The word alone conjures up a thousand images...rare, precious, desirable, beautiful, sparkling tokens of love ... Created
deep within the core of the earth more than 3 billion years ago and brought
to the surface by volcanic eruption, most of the diamonds sparkling
on fingers today are more than 100 million years old!
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Rare and fascinating, mysterious and magical, the diamond
has ignited fires of war and romantic passion throughout history.
The diamond claimed its place as the primary token of love
toward the end of the 15th century when Austrian Archduke
Maximilian gave the first diamond engagement ring to his betrothed. It
was placed on the fourth finger of her left hand because that finger
was believed to course with the vein of love that passed directly to
the heart. Five centuries later, the diamond remains one of the
most luxurious and desirable gifts for any romantic and
celebratory occasion, a gem whose purity and brilliance symbolizes lasting love.
What Makes a Diamond Special?
Beauty - The colorless beauty and inner fire of the
diamond has made this precious gem prized for centuries. Each
stone's complex characteristics cannot be duplicated and no two
diamonds can ever be the same. Each stone, like its owner, is endowed with
a personality and character uniquely its own.
Durability - A diamond is the hardest substance known
to man, making it resistant to deterioration. When cared for
properly, diamond jewelry can be worn every day and passed on as a
heirloom to the next generation.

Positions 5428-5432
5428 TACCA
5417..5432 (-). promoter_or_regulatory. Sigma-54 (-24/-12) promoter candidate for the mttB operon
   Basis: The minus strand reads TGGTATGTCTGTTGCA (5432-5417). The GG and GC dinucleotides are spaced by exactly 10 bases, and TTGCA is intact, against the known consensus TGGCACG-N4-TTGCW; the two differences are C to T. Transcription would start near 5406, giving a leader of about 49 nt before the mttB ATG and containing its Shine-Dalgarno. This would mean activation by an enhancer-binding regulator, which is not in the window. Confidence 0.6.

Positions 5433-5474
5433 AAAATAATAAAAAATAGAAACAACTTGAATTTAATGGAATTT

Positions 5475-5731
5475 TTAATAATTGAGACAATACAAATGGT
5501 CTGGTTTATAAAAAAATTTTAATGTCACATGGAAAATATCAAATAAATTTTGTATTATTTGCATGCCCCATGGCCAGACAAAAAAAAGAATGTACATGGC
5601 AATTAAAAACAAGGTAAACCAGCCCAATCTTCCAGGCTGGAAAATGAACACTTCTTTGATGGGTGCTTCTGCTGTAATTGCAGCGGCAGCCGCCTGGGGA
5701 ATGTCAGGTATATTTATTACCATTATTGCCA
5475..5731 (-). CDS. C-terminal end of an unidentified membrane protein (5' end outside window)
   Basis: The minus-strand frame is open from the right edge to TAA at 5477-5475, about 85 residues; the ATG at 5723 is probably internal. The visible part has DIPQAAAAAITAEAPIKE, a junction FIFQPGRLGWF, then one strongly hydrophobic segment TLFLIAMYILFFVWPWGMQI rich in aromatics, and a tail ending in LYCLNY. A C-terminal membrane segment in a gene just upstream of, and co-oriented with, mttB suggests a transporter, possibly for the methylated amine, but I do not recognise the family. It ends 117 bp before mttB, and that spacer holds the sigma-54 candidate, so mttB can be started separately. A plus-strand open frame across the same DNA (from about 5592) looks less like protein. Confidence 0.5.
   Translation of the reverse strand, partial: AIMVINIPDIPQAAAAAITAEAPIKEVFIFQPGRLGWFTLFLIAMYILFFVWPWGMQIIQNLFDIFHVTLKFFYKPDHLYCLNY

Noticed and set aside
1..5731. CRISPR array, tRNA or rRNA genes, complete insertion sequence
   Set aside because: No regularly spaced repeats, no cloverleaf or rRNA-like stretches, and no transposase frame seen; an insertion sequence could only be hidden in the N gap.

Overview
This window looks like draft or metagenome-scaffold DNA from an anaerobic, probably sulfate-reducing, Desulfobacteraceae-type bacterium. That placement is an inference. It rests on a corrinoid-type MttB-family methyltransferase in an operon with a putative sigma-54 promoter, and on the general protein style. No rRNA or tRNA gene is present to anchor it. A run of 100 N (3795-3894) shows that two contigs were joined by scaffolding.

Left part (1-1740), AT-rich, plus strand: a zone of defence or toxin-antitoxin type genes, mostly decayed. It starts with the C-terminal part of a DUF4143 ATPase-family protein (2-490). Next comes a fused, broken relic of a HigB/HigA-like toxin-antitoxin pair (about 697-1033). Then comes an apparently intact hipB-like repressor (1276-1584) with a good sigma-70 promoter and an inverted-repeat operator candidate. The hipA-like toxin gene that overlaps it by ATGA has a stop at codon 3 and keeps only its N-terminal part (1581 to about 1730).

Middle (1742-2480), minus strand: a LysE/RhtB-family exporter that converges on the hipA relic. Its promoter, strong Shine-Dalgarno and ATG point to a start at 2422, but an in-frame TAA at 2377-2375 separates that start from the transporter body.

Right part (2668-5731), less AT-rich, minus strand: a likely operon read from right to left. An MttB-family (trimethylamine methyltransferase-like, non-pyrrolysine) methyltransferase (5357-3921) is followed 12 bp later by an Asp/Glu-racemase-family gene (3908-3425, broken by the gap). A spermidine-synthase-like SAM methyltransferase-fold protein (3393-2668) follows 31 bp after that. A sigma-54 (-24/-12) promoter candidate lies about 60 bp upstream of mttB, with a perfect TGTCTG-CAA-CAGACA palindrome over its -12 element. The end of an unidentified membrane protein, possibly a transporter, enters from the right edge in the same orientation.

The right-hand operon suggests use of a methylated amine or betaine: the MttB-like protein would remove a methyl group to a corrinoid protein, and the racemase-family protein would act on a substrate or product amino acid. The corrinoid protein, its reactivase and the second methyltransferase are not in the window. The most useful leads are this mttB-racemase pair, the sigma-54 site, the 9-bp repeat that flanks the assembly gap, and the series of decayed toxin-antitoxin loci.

Purity - Although new resources for diamonds are
being explored and discovered, the supply of these gems remains
limited. This is understandable once you learn that more than 250 tons
of ore need to be blasted, crushed and processed to yield just one
carat of rough diamond. Further, only 20 percent of all rough
diamonds are suitable for gem cutting.
Enduring Value -
Like many precious products, diamond prices fluctuate. But it is important to know that
these sparkling gemstones still retain value after years of being worn
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How To Buy a Diamond
There are four factors that determine the value of a
diamond, collectively known as the 4Cs. The combination of the
4Cs determines each diamond's value. Master these important facts
and you are prepared to make your purchase.
Carat - This word for the measurement of a diamond's
weight is derived from the carob seeds that were used to balance scales
in ancient times. A carat is equal to 200 milligrams and there are
142 carats to an ounce. Carats are further divided into points. There
are 100 points in a carat. A half-carat diamond may be referred to as
a 50-point stone (about 100 milligrams). Because large diamonds
are rare, they generally have a greater value per carat.
Color - Diamonds come in every color of the spectrum, but
the most popular gems are white. Truly colorless, icy-white
diamonds are extremely rare and therefore the most costly. Stones are
graded by color and given designations dependent on how far they
deviate from the purest white. Colorless stones are graded D. Color
grading continues down through the alphabet, with each letter designating
a yellower tint. The best way to see the true color of a diamond is
by looking at it against a white surface. Although the great majority
of diamonds come in shades of white, the gems also come in
a spectrum of majestic colors, from red and canary yellow to
blue, green and brown. These colorful diamonds, known as fancies,
are valued for their depth of color, just as white diamonds are
valued for their lack of color.
Clarity - A diamond's clarity is affected by any
external irregularities and internal imperfections created by nature when